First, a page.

Title: Ashes by Steven Manchester
Publisher: Story Plant
Genre: Contemporary, Fiction
Length: 272 pages
Book Rating: B
Complimentary Review Copy Provided by Publisher Through NetGalley
Middle-aged brothers Jason and Tom Prendergast thought they were completely done with each other. Perceived betrayal had burned the bridge between them, tossing them into the icy river of estrangement. But life – and death – has a robust sense of irony, and when they learn that their cruel father has died and made his final request that they travel together across the country to spread his ashes, they have no choice but to spend a long, long car trip in each other’s company. It’s either that or lose out on the contents of the envelope he’s left with his lawyer. The trip will be as gut-wrenching as each expects it to be . . . and revealing in ways neither of them is prepared for.
At turns humorous, biting, poignant, and surprisingly tender, ASHES puts a new spin on family and dysfunction with a story that is at once fresh and timelessly universal.
In Ashes by Steven Manchester, two brothers heal the rift between them on a cross-country road trip to spread their father’s ashes.
Corrections Officer Jason Prendergast and his college professor brother Tom have been estranged for the past fifteen years when they learn their abusive father has died. In order to fulfill the terms of his will, they must embark on a cross country trip to spread his ashes in Washington state. While neither of the brothers is overly enthusiastic about the request, they agree to follow through with his wishes. Their journey is fraught with tension as they disagree about everything from the route to take to the restaurants they choose but they also bond over shared memories from their dysfunctional childhood. Will Tom and Jason make peace with their fractured past by the journey’s end?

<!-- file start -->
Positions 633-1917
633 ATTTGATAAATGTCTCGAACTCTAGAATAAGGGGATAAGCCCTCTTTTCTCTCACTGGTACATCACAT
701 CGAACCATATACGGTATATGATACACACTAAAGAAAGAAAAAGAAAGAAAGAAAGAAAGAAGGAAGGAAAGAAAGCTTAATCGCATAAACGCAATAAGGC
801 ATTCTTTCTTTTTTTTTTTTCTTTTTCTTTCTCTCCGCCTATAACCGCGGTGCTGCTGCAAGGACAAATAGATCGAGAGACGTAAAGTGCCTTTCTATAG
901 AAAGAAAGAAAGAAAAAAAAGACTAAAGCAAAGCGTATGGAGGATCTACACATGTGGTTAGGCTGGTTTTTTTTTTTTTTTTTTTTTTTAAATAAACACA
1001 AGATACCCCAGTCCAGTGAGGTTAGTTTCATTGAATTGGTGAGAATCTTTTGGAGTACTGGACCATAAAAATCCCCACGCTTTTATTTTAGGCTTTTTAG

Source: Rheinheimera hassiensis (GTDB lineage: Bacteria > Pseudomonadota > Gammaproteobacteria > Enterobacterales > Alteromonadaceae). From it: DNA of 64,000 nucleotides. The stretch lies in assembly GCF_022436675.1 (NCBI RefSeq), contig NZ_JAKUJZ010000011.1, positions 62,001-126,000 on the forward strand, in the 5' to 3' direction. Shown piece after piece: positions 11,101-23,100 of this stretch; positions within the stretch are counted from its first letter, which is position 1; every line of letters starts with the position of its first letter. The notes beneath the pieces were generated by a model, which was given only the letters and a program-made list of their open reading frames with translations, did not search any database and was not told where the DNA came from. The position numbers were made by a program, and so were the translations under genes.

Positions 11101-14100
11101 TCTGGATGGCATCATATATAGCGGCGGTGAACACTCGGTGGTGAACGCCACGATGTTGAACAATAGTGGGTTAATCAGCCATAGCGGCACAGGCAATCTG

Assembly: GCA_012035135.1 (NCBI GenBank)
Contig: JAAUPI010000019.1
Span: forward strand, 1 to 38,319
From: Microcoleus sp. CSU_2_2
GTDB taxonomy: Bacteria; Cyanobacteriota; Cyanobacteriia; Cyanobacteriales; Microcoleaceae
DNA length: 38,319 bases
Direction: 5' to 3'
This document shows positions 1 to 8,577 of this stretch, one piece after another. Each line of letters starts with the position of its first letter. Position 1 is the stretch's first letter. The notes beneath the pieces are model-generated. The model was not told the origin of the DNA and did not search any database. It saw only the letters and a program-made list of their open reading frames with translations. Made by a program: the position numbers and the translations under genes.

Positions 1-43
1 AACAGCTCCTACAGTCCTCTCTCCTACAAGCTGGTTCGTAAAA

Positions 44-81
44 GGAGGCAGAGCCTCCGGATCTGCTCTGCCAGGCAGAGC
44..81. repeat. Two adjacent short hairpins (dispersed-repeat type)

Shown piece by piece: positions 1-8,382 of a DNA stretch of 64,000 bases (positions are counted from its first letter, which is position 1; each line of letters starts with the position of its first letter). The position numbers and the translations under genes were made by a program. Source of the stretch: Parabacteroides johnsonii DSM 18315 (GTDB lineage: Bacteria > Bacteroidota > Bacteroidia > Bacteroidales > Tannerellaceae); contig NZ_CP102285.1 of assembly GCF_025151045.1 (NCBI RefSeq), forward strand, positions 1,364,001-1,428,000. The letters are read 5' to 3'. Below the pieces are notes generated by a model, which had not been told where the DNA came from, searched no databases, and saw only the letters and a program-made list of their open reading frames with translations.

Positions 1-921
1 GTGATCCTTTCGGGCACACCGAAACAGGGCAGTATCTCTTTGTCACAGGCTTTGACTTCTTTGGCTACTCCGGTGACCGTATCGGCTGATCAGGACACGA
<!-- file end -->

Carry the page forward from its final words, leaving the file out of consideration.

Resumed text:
Tom and Jason are complete opposites and their differences become even more obvious during their trip. Tom is controlled with plenty of self-discipline and he is quite health conscious. Jason, on the hand, is overweight and enjoys nothing more than a grease-laden meal and a couple beers at the end of a long day. Tom enjoys the finer things in life whereas Jason is more comfortable in a local diner. Despite these differences, both men have similar parenting styles and they have relatively good relationships with their children.
As they squabble their way across the United States, Jason and Tom are caught up in memories of both the good and bad things from their abusive childhood. They also catch up on the paths their lives have taken and they are surprised to discover they do have a few things in common. Both brothers are taken aback when their preconceived perceptions of one another are sometimes proven wrong. While some of their discussions do not end well, other conversations result in useful observations that are unexpectedly helpful. By the end of their journey, both Jason and Tom have made life-altering decisions that are a direct result of their time together. When they part ways, Jason and Tom have achieved a fragile peace between them but will this be the beginning or end of their relationship?
Ashes by Steven Manchester is an interesting journey of healing and forgiveness for both Tom and Jason. Some their interactions occasionally devolve into immature schoolboy shenanigans, but for the most part, their conversations are deep and meaningful. All in all, a remarkable story that will resonate with anyone who has experienced a rocky relationship with any of their siblings.